- buffet01.cc.gatech.edu if your last name begins with A-G
- buffet02.cc.gatech.edu if your last name begins with H-N
- buffet03.cc.gatech.edu if your last name begins with O-U
- buffet04.cc.gatech.edu if your last name begins with V-Z
These machines use your GT login credentials.
The xhost command and the -X argument to ssh are only necessary if you want to interactively draw plots directly to your screen while running code remotely on buffet. If you have any problems doing this, just forgo xhost and the -X argument and instead plot to a file using the Agg backend of matplotlib and the savefig() function. These require no "screen" access.
NOTE: We reserve the right to limit login access or terminate processes to avoid resource contention during grading, although we will endeavor to limit such interruptions.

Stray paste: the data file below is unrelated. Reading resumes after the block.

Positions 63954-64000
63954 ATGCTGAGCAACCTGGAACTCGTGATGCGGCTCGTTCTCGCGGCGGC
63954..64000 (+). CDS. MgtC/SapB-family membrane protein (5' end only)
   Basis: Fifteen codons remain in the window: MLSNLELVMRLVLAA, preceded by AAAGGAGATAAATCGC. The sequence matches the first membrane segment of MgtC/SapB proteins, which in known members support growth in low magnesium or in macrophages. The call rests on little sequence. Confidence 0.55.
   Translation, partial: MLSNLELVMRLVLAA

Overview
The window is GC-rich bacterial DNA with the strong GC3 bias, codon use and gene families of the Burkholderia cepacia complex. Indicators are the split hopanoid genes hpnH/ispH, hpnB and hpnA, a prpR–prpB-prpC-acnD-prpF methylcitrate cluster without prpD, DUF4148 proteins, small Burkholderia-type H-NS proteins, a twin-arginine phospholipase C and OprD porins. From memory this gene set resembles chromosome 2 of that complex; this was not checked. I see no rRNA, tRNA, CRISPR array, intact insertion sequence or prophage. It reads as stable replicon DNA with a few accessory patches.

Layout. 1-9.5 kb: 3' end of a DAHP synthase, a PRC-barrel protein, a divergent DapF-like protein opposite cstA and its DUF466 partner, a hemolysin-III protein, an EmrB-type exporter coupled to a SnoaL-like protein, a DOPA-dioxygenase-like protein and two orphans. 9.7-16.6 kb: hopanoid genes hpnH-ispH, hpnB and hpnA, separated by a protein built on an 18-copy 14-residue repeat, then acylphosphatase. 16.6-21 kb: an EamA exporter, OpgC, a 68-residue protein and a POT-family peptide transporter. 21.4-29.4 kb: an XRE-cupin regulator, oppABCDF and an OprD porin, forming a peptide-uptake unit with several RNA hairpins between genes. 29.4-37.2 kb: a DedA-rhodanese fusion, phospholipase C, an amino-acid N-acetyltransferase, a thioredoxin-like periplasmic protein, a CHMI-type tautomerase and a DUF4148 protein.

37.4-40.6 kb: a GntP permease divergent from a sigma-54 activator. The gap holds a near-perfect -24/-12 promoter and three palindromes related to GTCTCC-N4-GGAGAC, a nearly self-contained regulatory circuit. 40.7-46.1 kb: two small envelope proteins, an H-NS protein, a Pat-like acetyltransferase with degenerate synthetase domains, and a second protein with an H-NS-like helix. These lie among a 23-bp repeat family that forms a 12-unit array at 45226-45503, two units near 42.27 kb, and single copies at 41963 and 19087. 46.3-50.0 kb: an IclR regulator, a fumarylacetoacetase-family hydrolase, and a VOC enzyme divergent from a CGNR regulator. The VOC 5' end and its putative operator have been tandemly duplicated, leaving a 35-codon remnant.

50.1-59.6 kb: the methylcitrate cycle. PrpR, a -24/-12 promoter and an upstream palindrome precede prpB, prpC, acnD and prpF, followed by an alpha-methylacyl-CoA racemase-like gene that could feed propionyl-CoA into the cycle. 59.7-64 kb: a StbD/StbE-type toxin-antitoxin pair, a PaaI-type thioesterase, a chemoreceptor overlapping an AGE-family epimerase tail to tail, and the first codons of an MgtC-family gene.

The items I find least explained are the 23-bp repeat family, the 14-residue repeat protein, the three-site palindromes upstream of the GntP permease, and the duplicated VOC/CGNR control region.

Getting code templates
As of Spring 2018, code for each of the individual assignments is provided in zip files, linked to on the individual project page. The data, grading module, and util.py, which are common across all assignments, are available here Media:ML4T_2018Spring.zip (same file as above).
Running the grading scripts
The above zip files contain the grading scripts, data, and util.py for all assignments. Each project page will also have a link to a zip file containing a directory with some template code, which you should extract in the same directory that contains the data/ and grading/ directories, and util.py, (ML4T_2018Spring/ by default). To complete the assignments you'll need to modify the templates according to the assignment description. You can do this on the buffet0X machines directly using a text editor such as gedit, nano, or vim. Or you can copy the file to your local machine, edit them in your favorite text editor or IDE, and upload them back to the server. Make sure to test run your code on the server after making changes to catch any typos or other bugs.